Tech & Work

Dealing with the boss from down below

An adversarial relationship with your boss can be frustrating, but what can you do? Follow these steps to ease your pain.


You are not wild about your boss, and you don’t know what to do. In fact, you hate your boss. You hate your boss so much that it has entered your mind that drop-kicking your boss in the chops, getting fired, and going to jail would not be an unacceptable career move! While assault might seem a gratifying solution, it’s unproductive in the long run. Before you start practicing on the heavy bag, you should explore more realistic alternatives and determine which one best suits your style and needs.

The fact of the matter is that you have three choices: quitting, confrontation, or dealing with it. Let’s take each to its logical conclusion.

You can always quit
While quitting is probably the easiest solution, it can be pretty self-destructive. For one thing, quitting makes you unemployed. No job equals no money. And, worse, a history of quitting jobs early and often can be a red flag to prospective employers. Imagine an interview like the one presented in Table A.
Table A

Interviewer

Why did you leave XYZ Industries after only a month?

You

My boss was a psycho.

Interviewer

Okay, well that can happen…. What about your next job at ABC  Conglomerate—Why did you leave there after six weeks?

You

My boss was a meathead.

Interviewer

What about your last job—Why are you leaving it?

You

My boss was such a witch. She probably ate live babies.                     

Interviewer

I see (hits the red SECURITY button).

Interview scenario

The point is that you don’t want to quit any job unless you have to. Every time you quit a job, you chisel away at your credibility with future employers. Resignation is a powerful tool: Use it sparingly. Some day, you may really need it. If you simply have to get out of there, seek a transfer within your company first, if such a thing is possible. Just make sure you never say anything negative about your boss in an interview. Never.

Confront your boss
While not always appealing, this certainly can be an effective way to handle boss trouble. I’ve done this myself, and when it works, you will leave with an overwhelming sense of satisfaction and a fresh outlook towards your job. Set up a meeting with your boss in a neutral location—conference room, lunch, anywhere outside the office. Then, you need to determine exactly what it is you hate and why.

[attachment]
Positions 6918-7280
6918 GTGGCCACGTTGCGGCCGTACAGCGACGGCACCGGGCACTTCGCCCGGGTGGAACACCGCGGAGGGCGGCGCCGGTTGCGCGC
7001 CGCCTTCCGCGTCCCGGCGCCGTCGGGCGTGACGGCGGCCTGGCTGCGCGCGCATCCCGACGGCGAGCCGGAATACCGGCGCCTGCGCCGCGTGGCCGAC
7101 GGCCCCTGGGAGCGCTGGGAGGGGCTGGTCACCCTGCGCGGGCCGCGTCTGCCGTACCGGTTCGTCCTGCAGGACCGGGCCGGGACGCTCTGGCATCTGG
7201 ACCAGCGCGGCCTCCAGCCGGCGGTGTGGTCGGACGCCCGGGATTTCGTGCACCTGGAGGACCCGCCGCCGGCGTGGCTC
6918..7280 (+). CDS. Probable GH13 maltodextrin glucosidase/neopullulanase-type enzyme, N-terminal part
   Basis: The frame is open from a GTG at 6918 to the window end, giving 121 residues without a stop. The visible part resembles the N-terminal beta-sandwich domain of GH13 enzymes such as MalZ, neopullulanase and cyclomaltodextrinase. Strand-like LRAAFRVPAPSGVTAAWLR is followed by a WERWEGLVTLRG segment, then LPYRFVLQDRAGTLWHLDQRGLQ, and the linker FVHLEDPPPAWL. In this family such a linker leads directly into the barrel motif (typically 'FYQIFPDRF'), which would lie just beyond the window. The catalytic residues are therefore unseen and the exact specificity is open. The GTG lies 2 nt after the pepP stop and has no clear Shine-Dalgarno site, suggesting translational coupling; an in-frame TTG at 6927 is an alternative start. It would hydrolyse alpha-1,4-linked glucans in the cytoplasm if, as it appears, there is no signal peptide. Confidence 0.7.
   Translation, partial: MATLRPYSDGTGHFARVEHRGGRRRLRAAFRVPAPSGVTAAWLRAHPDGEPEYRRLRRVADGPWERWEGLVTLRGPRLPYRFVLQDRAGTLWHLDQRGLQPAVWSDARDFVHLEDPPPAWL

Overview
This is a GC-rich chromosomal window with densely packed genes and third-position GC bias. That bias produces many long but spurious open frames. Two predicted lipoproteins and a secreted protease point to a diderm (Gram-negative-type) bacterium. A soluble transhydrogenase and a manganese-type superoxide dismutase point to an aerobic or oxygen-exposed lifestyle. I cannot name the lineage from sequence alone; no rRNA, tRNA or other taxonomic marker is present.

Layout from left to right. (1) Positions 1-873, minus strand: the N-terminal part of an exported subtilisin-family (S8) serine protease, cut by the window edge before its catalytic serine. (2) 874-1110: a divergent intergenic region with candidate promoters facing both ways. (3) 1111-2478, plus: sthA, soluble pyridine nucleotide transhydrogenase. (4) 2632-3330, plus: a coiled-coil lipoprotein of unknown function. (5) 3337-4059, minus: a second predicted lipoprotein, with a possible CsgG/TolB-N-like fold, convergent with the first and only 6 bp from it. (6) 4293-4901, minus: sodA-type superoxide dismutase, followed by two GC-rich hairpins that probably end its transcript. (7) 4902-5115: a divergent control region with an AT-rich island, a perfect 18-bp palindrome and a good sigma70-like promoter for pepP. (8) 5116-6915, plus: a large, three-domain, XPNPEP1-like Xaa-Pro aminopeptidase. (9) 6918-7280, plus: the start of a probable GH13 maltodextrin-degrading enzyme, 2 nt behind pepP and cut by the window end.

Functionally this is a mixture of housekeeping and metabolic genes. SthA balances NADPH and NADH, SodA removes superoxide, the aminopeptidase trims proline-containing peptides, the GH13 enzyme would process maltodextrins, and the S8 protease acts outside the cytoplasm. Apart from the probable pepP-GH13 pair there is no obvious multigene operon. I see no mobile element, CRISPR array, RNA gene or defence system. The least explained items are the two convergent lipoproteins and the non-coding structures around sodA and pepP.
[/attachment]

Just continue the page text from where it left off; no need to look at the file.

You’d better be able to articulate it. Remember this: Nearly all conflict in the workplace stems from poor communication and poorly defined expectations. With that in mind, explain to your boss that you are not happy with the current situation, and, without placing blame, explain how you feel about what he or she says and does. Prepare yourself ahead of time for a defensive and possibly aggressive reaction, and then, when it comes, don’t let it shift your focus. Odds are there is some mutual frustration at work. Give your boss the opportunity to air some feelings too. Ask questions like “Do I give you what you ask for on the job?” The idea is to first clear the air and then work to clearly define each other’s expectations.

Work towards effective ways to express frustration. Suggest ways that your boss can communicate with you that won’t tee you off. Ask for ways that you can give your boss what is needed and reduce frustration. If that doesn’t work, at least try to agree that it just won’t work out. If your boss knows that you made a good-faith effort to fix the problem, he or she will probably do whatever possible to help you get employed elsewhere. If you really don’t want to quit, you can try to go over his or her head, but that is a risky move that will likely lead to some serious bad blood. I don’t usually recommend it. Sometimes, it is best to cut your losses.

Deal with it
Decide how much your boss affects your overall work experience. If you really like the other aspects of your job, can you compartmentalize your feelings about your boss and stay positive about the rest? Try changing your own attitude, and insist to yourself that you are not going to let a lousy boss ruin an otherwise great job. It sounds simple, and people do it every day. Examine your overall priorities, focus on what is important, and don’t worry about what you can’t control.

Attitude is everything.

Make your decision
Hopefully, you now realize that attitude and communication are the two most effective tools you have to build or destroy a great relationship with your boss. So stick with those tools on your workplace tool belt and leave the dropkicks at home. Choose an approach to deal with your situation and stick with it.

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